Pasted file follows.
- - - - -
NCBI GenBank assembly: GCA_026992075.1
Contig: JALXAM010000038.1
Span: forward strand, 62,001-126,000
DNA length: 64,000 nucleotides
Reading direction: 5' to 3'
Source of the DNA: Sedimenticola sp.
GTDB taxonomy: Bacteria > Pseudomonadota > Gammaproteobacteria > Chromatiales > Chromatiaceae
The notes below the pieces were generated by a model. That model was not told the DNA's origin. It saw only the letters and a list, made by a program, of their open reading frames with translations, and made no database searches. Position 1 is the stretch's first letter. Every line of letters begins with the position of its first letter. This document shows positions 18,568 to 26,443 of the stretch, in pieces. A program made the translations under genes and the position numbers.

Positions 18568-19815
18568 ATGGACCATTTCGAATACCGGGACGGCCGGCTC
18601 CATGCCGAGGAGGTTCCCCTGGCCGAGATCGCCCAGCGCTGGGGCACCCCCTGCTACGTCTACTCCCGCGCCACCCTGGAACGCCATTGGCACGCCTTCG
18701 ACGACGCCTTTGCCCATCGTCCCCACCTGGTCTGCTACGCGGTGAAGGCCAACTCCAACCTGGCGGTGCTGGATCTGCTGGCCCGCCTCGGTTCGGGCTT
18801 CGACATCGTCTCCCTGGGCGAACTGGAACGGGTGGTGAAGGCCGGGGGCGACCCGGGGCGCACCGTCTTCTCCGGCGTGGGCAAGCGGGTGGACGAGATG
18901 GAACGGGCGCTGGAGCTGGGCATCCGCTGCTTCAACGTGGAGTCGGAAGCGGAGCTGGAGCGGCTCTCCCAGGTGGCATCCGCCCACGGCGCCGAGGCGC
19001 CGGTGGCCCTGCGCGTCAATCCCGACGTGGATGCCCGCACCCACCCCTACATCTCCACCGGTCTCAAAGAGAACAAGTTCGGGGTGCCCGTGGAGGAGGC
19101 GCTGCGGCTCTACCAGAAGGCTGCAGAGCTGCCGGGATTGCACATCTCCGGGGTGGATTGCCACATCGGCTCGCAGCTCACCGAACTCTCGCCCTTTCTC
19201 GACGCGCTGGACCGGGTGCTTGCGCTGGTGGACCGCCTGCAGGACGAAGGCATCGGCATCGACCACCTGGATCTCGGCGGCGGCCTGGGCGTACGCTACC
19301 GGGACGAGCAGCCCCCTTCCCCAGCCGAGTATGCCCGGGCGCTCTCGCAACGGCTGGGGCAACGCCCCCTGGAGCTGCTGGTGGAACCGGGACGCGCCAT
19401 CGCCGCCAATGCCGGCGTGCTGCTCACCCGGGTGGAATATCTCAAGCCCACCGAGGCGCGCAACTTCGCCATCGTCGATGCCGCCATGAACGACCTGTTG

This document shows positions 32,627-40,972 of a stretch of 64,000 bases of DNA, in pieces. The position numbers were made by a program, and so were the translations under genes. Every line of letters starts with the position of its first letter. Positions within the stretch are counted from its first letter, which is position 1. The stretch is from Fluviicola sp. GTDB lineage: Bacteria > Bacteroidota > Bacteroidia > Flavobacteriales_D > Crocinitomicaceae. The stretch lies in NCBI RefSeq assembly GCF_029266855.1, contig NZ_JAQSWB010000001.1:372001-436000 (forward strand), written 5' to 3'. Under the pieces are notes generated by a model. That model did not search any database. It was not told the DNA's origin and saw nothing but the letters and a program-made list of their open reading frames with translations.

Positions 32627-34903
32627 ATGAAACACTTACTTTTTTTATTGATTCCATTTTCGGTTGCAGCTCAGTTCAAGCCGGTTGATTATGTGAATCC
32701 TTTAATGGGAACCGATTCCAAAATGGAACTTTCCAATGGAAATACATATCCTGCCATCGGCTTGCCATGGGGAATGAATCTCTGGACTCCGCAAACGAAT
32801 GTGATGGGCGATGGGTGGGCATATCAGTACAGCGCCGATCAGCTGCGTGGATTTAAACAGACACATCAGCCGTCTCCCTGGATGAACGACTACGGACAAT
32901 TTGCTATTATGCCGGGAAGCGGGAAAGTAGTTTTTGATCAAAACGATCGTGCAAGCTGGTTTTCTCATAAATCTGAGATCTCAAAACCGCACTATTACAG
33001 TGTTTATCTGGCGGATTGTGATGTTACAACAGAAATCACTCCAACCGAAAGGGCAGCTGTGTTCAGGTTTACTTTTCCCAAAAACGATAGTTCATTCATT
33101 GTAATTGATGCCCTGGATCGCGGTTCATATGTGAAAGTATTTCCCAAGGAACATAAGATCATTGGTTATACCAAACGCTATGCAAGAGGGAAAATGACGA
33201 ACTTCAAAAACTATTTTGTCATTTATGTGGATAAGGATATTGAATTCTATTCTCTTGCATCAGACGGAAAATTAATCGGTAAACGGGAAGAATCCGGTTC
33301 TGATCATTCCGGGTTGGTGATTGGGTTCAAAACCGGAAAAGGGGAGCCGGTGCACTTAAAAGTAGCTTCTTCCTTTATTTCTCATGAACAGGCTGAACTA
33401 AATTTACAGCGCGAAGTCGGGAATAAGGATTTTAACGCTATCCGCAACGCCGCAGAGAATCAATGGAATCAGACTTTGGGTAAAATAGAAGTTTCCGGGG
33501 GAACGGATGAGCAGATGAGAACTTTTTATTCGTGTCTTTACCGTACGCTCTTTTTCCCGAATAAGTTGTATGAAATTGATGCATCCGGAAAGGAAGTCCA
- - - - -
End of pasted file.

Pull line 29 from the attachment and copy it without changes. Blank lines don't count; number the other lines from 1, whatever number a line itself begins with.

33301 TGATCATTCCGGGTTGGTGATTGGGTTCAAAACCGGAAAAGGGGAGCCGGTGCACTTAAAAGTAGCTTCTTCCTTTATTTCTCATGAACAGGCTGAACTA